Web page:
– Nuclear Expert: We found ‘mystery’ Fukushima plutonium; Why it’s there is yet to be understood, this was not expected — US Gov’t Expert: I don’t want to go down the rabbit hole too far… There’s speculation about plutonium fuel and about what other fuel they were using (VIDEO) (ENENews, Sep 26, 2014):
Princeton University’s Institute for the Science and Technology of Materials (PRISM), presentation by Georg Steinhauser of Colorado State University, scheduled for Nov. 5, 2014 (emphasis added): Radionuclide Analysis in Environmental Research after the Fukushima Nuclear Accident — The Fukushima nuclear accident will remain in public memory as one of the worst environmental disasters of the 21st century… Radionuclide monitoring is essential to understanding radioecological consequences and effects on food safety… Monitoring also is central to forensic work that may help understand the accident and its chronology. To date most of radionuclide monitoring has focused on… 137Cs, 131I, and 132Te. Relatively little work has been done on the monitoring of difficult radionuclides such as 90Sr or plutonium that are highly health relevant… Our analyses revealed relatively high concentrations of 90Sr; however, these activity concentrations were exceeded by 137Cs by usually 3 to 4 orders of magnitude. In two spots within the exclusion zone we could also prove environmental presence of plutonium from Fukushima. Our studies show… amounts of… plutonium have been emitted from the reactors, which was not expected for this accident scenario. The mechanisms of release of these radionuclides are not yet fully understood.
Scientific Reports (Nature), Dec. 2013: Since the 1940s, plutonium isotopes have been produced and released into the environment due to human nuclear activities, including… accidents of nuclear power plants [like the] Fukushima accident… Among the 20 isotopes of Pu, 239Pu and 240Pu with half-lives of 24,110 yr and 6,561 yr, respectively, are the most important ones due to their highly radiological toxicities and long-term persistence… Based on the significantly different isotopic composition of Pu related to its production and releases, the measurement of isotopic ratios and decay products of Pu in the environmental materials can be used to identify its source term and age.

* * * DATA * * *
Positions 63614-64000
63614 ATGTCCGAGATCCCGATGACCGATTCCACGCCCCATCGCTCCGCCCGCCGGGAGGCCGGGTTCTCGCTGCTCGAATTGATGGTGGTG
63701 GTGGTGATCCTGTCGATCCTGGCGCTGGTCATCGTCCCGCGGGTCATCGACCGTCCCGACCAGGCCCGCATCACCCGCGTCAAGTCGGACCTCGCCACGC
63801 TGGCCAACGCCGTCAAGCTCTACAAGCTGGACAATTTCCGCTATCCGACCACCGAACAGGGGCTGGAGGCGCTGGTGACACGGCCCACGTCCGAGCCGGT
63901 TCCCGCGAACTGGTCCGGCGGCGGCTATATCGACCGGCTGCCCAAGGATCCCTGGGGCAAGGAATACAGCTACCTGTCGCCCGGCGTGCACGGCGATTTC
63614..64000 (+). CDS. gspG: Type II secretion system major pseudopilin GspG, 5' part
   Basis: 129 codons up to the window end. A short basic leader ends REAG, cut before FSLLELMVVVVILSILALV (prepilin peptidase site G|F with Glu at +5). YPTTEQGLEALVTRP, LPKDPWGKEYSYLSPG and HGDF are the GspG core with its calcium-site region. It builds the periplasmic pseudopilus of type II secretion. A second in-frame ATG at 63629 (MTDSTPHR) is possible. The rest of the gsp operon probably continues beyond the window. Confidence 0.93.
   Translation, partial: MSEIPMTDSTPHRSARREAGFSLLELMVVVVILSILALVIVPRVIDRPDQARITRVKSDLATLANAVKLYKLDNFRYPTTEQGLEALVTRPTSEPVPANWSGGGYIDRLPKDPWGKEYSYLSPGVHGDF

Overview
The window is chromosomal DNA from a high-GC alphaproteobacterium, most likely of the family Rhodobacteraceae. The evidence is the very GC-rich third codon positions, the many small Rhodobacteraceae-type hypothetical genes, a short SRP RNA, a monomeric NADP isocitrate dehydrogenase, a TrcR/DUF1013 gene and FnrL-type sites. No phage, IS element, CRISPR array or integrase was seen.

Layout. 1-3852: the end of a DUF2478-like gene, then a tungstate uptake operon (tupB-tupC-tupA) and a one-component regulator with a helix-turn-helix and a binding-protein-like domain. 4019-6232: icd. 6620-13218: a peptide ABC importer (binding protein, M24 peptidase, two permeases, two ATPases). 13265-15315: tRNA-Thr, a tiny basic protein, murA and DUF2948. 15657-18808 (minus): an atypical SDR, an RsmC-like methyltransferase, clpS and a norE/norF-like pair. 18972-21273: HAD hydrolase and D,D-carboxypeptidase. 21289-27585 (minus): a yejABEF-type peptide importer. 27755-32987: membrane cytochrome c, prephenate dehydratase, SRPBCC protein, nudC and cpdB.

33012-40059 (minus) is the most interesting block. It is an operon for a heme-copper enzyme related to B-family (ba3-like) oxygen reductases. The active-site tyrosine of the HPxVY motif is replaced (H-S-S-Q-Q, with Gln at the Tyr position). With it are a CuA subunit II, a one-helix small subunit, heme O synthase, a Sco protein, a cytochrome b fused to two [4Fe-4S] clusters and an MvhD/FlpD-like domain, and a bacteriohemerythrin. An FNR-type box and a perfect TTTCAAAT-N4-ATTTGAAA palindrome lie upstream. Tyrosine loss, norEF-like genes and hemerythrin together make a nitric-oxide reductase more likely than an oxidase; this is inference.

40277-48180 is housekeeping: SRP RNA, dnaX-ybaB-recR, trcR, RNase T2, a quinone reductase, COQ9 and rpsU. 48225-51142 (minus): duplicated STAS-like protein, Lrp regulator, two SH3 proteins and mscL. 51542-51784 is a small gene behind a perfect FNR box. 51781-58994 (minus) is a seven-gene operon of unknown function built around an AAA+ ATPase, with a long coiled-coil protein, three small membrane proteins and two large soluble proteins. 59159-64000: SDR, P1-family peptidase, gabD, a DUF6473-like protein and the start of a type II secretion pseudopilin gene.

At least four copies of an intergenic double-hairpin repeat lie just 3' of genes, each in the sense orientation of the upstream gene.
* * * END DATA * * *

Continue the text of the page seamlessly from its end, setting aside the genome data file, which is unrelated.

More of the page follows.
US Defense Threat Reduction Agency presentation ‘Operation Tomodachi Radiological Waterborne Hazards’, 92nd American Meteorological Society Annual Meeting (at 12:00 in): At the beginning – I don’t want to go down a rabbit hole too far – this nuclear power plant, as in any radiological event, what are the radionuclides? We don’t know the inventory. We can kind of guess at it because we know what the plant has from a practiced a standard, or whatever they publish for the IAEA. But once again, for the discrete radionuclides, what is that? What are those radionuclides? That was the one part that we really had to grapple with… So we had to actually backtrack, look at the — as much as we could — the time history associated with that particular nuclear power plant. Look at what actually they were using, and the fuel rods they were using. There was speculation about plutonium. There’s speculation about what other they were using.